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Many professionals view air-travel days as an opportunity to get some extra work done, pay bills online, or distract themselves during their commute by surfing the internet. The convenience and ease of use of modern laptops and iPads have made it easy to stay connected in route. As a result, public Wi-Fi is now commonplace in most major airports and even becoming more common on the airplanes themselves. As with most technological conveniences these days, in addition to the obvious advantages, wifi in airports pose additional risk to consumers who may not be aware that they’re in potentially dangerous ‘hot zones’ for identity theft.

Public wifi is a beacon for those who would seek to harvest your personal information through your internet connection. Free wireless networks are usually not password protected, or have a password that’s publicly available. This means that every time you sign on to a public wifi connection, you’re essentially sharing a connection with any and all strangers in the area. In an airport especially, even more so than in a coffee shop or other place usually associated with public wifi, the number of strangers in your immediate vicinity is usually much higher. Any and all of those have the potential ability to access the same network connection you’re using. All it takes is one malicious user on your network to cause you a lot of trouble.

Anytime you access public connections to the internet, your computer is more exposed to the threats of malware or viruses which may be present on another’s laptop, not to mention the threat of a nefarious fellow traveler snooping through your shared files, shoulder surfing to watch you input your passwords, or otherwise monitoring your internet activity. Most people don’t realize that when sharing a network internet connection with someone, there is no additional firewall or security in place to protect the information stored on your computer. This quite naturally makes places like airports and other areas that offer free public wifi very attractive to would-be identity thieves.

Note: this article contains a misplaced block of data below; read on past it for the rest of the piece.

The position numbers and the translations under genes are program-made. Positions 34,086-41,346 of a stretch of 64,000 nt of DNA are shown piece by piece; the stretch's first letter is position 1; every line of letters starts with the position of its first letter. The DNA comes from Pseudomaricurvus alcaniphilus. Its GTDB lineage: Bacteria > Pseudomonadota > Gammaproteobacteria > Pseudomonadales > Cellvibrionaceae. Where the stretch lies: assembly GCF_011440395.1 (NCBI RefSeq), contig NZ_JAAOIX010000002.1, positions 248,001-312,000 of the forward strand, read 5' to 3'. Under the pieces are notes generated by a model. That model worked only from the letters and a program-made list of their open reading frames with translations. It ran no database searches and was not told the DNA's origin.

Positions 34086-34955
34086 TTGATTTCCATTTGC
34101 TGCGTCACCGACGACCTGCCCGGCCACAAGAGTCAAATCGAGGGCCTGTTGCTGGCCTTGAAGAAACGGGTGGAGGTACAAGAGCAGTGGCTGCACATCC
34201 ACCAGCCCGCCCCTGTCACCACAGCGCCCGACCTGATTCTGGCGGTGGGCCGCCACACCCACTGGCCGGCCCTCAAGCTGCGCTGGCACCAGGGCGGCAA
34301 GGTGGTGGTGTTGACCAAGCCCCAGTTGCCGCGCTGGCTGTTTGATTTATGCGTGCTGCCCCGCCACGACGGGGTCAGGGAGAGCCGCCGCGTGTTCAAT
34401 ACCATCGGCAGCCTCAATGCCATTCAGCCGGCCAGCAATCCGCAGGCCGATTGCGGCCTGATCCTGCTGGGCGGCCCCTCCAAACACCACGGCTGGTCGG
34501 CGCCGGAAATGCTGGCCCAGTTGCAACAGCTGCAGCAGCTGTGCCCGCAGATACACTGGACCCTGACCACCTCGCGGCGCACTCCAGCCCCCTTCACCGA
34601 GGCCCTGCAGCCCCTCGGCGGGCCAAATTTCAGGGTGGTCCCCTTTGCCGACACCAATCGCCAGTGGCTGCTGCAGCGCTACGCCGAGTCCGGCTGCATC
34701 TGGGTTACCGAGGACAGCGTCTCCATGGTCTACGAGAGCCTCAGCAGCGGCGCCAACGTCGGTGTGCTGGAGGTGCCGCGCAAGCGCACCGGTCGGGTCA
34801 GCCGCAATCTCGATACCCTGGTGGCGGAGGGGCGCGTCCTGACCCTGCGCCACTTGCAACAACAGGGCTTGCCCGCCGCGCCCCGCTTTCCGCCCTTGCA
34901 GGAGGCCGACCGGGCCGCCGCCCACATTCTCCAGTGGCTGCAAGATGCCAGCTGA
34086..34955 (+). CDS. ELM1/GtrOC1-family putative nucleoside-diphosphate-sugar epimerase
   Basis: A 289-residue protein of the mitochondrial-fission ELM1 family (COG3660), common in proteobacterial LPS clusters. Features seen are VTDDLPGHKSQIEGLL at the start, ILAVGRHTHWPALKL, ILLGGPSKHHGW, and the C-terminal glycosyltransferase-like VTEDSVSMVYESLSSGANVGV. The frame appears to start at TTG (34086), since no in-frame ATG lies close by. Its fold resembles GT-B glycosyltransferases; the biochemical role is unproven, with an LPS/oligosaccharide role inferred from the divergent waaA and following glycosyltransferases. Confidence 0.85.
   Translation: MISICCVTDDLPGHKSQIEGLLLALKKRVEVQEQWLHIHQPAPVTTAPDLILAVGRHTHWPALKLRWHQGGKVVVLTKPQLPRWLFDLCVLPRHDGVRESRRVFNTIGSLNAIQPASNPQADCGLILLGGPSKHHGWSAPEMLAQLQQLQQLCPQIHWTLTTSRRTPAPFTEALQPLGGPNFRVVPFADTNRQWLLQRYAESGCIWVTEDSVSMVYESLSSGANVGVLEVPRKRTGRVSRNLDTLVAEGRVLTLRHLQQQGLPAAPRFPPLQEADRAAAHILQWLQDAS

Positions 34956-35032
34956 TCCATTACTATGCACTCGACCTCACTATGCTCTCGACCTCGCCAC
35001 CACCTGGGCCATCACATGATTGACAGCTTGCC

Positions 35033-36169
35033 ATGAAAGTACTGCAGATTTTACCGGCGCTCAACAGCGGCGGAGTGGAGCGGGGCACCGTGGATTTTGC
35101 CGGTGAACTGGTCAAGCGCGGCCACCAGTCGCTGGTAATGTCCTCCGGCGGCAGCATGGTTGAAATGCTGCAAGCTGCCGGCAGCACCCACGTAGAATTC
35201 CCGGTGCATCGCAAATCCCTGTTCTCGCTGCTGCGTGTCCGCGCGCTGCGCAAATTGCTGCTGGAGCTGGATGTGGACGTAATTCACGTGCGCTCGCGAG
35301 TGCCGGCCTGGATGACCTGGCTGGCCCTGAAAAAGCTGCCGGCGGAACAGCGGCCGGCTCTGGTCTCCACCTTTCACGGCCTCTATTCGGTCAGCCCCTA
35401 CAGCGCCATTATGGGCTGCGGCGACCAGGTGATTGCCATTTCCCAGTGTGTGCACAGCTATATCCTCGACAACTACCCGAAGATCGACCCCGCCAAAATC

If you can avoid using public wifi altogether, do so…if you just can’t resist checking the scores or the weather while waiting to board your flight or arrive at your intended destination, try to avoid doing potentially dangerous activities like online banking, filing tax returns, or checking any email accounts that might have valuable information stored in it; as this information could be harvested from your machine and used against you. If you know you will be traveling often and find yourself using public wifi normally you may want to look into getting a personal VPN. A personal Virtual Private Network will help protect you against the dangers of public wifi.

If using public wifi unprotected, be wary of any wireless network that shows up with a stronger signal than the network offered by the known provider (in other words, if you’re in the American Airlines terminal, you shouldn’t choose that random linksys server over the one labeled “Americanterminal1access” for example). Often potential hackers will generate their own network signal to have others “hook up” to them, exposing all their information. Other network users will see the stronger signal and connect to it unwittingly, without realizing that they’ve just voluntarily offered up anything that isn’t independently password protected for viewing by the thief.

When using your home wireless connection, ensure that it’s always password protected. Remember, you never know who else may be online.